Stop whining about TLSv1.0 and TLSv1.1, both are secure enough
The advantage of TLSv1.2 over TLSv1.1 & TLSv1.0 is small, and irrelevant in practice. Both, TLSv1.0 and TLSv1.1 have all security properties guaranteed for TLSv1.2 rfc5246 Appendix F.
While allowing TLSv1.2 is trivial for servers, proposing TLSv1.2 for clients still results in interop problems. Send a ClientHello with ClientHello.client_version = TLSv1.2 and no TLS extensions to a Microsoft Schannel 2008R2 or 2012R2, and it'll choke and abort the handshake. Send the very same wrapped as SSLv2Hello, and it'll succeed the TLS handshake (albeit selecting TLSv1.1).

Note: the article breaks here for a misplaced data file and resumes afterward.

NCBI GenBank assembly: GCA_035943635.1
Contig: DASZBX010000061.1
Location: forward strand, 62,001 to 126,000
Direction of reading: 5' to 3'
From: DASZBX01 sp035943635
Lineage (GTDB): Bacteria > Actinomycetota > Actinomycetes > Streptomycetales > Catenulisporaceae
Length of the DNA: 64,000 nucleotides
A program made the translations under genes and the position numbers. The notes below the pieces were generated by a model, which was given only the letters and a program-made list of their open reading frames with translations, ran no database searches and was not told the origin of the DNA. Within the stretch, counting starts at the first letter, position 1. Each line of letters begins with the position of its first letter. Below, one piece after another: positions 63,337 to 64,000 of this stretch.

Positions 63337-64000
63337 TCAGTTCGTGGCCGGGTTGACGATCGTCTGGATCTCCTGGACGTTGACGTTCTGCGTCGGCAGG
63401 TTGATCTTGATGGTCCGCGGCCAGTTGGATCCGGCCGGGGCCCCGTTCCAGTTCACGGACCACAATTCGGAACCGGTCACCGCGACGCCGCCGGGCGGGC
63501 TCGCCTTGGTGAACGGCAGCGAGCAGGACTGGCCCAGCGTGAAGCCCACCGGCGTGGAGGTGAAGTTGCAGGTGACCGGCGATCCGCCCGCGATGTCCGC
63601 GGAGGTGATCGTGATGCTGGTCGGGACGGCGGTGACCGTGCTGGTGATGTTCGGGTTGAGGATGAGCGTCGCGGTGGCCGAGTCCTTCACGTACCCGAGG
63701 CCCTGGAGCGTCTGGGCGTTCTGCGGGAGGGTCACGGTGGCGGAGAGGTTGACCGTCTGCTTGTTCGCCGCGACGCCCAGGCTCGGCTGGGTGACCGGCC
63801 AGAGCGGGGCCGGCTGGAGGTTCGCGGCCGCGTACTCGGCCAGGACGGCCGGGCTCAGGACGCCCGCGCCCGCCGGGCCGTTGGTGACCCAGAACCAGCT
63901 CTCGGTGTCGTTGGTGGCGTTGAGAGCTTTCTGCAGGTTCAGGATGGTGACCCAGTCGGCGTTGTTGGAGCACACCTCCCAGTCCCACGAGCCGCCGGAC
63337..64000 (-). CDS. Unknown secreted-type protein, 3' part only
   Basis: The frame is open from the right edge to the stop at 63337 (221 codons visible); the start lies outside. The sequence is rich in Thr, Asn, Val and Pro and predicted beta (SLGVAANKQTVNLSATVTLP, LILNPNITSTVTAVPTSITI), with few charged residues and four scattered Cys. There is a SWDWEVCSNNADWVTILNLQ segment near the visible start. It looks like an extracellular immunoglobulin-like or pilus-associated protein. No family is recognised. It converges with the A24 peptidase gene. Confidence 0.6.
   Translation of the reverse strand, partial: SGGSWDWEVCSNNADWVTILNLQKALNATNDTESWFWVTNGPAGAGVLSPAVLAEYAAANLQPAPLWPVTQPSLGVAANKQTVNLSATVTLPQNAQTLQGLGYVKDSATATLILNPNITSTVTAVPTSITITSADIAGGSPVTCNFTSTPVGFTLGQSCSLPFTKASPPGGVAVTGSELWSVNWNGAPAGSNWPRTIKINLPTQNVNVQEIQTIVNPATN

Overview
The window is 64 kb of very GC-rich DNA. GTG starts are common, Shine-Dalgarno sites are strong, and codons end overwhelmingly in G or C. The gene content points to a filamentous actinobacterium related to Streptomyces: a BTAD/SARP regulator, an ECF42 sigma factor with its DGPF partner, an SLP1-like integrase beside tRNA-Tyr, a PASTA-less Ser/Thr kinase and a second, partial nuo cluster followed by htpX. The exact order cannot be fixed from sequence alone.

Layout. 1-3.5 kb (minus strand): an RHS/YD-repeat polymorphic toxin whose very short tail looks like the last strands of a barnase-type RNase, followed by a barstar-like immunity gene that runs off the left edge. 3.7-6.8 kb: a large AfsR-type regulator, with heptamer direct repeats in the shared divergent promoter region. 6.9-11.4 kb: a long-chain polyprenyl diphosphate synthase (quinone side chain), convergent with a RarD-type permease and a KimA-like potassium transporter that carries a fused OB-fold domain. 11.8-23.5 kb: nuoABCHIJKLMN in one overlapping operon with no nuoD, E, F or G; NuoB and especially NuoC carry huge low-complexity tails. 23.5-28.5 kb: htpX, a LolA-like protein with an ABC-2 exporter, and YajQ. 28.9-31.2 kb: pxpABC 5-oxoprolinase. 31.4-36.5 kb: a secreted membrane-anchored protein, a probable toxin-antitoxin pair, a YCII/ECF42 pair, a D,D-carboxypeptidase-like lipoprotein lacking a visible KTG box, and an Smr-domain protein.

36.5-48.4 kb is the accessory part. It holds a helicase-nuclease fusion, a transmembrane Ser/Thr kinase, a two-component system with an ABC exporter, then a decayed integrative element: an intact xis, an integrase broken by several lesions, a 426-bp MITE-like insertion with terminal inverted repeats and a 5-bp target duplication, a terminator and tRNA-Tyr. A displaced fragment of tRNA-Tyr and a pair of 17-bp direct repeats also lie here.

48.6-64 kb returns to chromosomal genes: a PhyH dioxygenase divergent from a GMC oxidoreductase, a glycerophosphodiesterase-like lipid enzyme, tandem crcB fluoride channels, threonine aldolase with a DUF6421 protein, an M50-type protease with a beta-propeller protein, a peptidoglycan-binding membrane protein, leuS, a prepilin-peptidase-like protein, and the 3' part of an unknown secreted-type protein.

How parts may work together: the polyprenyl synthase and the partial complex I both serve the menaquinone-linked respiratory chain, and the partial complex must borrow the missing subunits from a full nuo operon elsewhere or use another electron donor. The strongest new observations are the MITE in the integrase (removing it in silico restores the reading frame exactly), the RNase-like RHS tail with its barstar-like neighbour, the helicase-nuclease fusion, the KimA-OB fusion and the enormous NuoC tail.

Similarily, if you have (accidentally) enabled SSLv2 in addtion to TLSv1.2 in MSIE 11, and try to connect to a server that supports and negotiates TLSv1.2 in response, Microsoft SChannel (MSIE) chokes and aborts.
btw. just look at the huge amount of Microsoft Software that requires non-trivial end-user opt-in to enable TLSv1.2:
Stuff based on WinHTTP, such as WebDAV in Microsoft Office needs a hotfix *PLUS* adding registry keys:
Situation with Microsoft .NET is similar:
Stop whining about TLSv1.0. All attacks are either purely theoretical, or desperately require all three web browser design flaws (1) unlimited automatic silent downgrade dance, (2) execution of arbitrary attacker-supplied active content and (3) universal cross-site-request-forgery for silly demos.